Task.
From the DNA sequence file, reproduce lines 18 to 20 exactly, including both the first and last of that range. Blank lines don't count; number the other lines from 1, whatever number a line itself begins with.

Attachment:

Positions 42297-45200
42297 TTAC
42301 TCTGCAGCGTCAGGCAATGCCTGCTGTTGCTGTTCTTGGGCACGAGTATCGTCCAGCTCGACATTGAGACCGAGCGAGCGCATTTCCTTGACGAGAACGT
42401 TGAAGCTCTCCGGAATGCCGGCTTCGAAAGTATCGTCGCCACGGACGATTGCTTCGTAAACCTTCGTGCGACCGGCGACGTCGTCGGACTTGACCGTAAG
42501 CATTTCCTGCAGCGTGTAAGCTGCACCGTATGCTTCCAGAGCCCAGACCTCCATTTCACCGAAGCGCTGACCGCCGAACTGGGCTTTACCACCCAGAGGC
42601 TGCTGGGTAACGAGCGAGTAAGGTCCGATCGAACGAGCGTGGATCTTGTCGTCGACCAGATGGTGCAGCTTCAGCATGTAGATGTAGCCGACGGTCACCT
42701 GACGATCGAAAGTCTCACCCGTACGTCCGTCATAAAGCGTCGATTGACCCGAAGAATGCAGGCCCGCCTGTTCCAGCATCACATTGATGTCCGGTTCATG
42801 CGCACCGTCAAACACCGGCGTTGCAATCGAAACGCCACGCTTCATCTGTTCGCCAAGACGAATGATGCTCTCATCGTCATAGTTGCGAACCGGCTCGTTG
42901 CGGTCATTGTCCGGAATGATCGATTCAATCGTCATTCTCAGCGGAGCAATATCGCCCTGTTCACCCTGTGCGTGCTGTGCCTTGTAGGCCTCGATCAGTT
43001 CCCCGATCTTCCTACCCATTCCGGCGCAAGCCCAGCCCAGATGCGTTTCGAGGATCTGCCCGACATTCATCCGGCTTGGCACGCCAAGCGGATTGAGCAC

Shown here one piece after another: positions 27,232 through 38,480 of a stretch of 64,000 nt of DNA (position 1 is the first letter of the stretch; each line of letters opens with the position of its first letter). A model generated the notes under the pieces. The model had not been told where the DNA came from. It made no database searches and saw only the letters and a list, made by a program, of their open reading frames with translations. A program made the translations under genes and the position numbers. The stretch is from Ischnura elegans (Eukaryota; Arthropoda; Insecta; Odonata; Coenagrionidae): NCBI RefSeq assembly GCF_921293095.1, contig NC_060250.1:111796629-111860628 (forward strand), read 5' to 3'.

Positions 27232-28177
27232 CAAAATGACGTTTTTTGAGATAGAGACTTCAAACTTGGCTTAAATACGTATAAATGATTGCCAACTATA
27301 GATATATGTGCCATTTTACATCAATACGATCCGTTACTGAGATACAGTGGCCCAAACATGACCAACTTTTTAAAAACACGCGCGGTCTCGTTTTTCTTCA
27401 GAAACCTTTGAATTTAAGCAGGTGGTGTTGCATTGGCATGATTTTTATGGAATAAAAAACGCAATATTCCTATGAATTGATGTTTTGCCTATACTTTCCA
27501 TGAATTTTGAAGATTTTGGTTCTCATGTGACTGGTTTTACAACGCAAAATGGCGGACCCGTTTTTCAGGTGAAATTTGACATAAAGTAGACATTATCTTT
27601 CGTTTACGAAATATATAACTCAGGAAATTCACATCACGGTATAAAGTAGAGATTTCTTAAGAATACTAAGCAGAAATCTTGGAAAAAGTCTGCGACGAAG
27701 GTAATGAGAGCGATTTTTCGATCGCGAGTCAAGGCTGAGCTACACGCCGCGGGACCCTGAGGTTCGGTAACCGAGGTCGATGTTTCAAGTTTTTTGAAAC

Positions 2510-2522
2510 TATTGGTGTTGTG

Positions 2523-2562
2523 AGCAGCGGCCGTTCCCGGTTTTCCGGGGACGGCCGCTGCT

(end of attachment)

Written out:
27701 GTAATGAGAGCGATTTTTCGATCGCGAGTCAAGGCTGAGCTACACGCCGCGGGACCCTGAGGTTCGGTAACCGAGGTCGATGTTTCAAGTTTTTTGAAAC

Positions 2510-2522
2510 TATTGGTGTTGTG